What Scotland's new powers mean for the future of the dis-United Kingdom

Lord Smith of Kelvin
Lord Smith of Kelvin

This is a momentous day in the history of the United Kingdom. Not the end of the Union, but the first big step towards a federal UK.

Scotland will take control of income tax, bedroom tax, attendance allowance, carers allowance, disability living allowance, the work programme, winter fuel payments, air passenger duty and creating new benefits.

Holyrood will keep the first 10 per cent of VAT, can give 16-year-olds the vote and hand out fracking licences.

The reaction is not unanimous celebration. Deputy First Minister John Swinney says the powers fall “far short” of what was promised. Yes, the SNP wants more – but it would have accepted this plan a year ago. And anyway, this isn't the end. Further powers will eventually be transferred.

No one should doubt the unprecedented scale of what happened yesterday. We are moving at speeds that would make Lewis Hamilton’s eyes water, with no declared destination.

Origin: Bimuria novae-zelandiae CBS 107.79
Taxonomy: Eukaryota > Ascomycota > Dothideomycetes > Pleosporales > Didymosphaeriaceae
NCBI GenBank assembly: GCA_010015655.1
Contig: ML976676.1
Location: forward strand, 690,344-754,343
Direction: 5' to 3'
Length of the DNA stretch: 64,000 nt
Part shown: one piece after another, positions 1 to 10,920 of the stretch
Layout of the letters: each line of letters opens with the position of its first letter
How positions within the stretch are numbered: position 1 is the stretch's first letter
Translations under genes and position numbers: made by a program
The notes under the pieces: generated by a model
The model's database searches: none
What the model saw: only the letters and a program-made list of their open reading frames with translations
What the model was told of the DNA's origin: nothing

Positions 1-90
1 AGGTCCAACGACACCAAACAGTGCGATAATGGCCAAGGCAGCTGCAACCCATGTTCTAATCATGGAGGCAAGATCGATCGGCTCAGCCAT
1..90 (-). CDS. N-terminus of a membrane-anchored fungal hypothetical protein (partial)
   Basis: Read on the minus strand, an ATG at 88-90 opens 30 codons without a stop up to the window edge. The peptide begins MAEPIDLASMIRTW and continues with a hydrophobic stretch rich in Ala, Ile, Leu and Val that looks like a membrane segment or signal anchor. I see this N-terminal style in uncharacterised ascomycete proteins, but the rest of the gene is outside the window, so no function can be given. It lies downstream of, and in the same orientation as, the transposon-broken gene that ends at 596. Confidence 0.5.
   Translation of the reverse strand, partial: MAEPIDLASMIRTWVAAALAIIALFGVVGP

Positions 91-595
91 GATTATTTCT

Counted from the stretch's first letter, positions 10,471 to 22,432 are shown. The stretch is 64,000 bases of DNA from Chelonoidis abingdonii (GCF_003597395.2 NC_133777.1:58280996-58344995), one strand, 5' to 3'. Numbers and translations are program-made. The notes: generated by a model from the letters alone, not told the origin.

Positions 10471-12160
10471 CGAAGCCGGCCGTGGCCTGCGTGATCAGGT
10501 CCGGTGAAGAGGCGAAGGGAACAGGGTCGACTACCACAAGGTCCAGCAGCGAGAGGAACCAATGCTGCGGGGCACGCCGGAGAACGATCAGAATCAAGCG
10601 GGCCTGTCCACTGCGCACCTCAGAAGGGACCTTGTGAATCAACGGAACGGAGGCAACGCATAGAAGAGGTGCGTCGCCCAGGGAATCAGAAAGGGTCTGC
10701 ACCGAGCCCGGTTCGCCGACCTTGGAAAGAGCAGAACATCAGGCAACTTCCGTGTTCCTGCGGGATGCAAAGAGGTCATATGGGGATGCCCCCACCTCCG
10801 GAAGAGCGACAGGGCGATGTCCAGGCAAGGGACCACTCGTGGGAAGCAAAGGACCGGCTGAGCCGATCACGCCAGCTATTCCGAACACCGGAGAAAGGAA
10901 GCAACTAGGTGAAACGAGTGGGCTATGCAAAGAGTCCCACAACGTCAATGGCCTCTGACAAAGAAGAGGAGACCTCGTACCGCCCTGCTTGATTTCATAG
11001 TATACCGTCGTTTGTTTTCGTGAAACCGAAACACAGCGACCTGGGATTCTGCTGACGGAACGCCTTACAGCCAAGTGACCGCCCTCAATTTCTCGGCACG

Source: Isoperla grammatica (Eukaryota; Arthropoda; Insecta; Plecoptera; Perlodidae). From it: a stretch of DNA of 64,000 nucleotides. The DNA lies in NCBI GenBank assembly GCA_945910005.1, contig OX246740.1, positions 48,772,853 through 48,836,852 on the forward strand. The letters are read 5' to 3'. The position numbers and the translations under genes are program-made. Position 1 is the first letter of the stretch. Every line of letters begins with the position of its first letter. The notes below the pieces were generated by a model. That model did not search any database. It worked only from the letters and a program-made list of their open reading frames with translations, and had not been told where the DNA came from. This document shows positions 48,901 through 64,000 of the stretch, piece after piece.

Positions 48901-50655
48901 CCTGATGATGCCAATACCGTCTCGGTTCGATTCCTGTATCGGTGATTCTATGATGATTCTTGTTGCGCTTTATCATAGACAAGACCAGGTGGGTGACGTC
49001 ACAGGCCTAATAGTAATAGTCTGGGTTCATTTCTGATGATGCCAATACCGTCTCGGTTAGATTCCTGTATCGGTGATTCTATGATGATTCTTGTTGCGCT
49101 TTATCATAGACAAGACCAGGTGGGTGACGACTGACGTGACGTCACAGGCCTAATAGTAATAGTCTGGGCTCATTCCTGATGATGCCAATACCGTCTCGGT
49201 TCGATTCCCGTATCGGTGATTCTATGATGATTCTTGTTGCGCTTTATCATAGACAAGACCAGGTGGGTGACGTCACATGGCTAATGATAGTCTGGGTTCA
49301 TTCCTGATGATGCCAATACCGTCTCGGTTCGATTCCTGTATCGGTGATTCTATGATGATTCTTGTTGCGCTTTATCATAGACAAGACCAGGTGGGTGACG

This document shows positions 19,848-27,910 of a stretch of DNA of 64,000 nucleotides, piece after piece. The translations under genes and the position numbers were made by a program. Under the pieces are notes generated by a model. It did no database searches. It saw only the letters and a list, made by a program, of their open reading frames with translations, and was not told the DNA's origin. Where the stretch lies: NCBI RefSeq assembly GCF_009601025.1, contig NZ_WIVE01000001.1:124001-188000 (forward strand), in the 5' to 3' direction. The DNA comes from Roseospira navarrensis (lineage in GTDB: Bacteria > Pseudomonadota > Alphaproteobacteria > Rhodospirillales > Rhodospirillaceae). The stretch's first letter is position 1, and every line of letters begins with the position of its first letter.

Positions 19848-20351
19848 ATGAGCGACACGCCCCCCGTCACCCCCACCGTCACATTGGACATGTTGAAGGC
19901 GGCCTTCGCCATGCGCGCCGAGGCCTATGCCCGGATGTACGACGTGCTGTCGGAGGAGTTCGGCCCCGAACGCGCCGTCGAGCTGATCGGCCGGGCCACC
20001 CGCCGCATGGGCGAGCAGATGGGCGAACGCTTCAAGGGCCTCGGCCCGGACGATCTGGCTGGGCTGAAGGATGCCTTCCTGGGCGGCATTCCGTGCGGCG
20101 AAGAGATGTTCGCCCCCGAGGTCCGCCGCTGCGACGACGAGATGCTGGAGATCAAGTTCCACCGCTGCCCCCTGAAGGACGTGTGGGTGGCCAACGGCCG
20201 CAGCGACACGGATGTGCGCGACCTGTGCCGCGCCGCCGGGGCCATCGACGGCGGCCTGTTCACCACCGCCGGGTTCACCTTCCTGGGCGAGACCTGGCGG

And in the next four weeks, the PM will tell us more about his plan on “English votes for English laws” (or kicking Scottish MPs out of Parliament for some votes, depending on how you look at it). That battle will drain what’s left of our competing leaders’ goodwill.

English cities and regions want new powers. Wales and Northern Ireland must have their say too.

More: All of Scotland's new powers and what they actually mean

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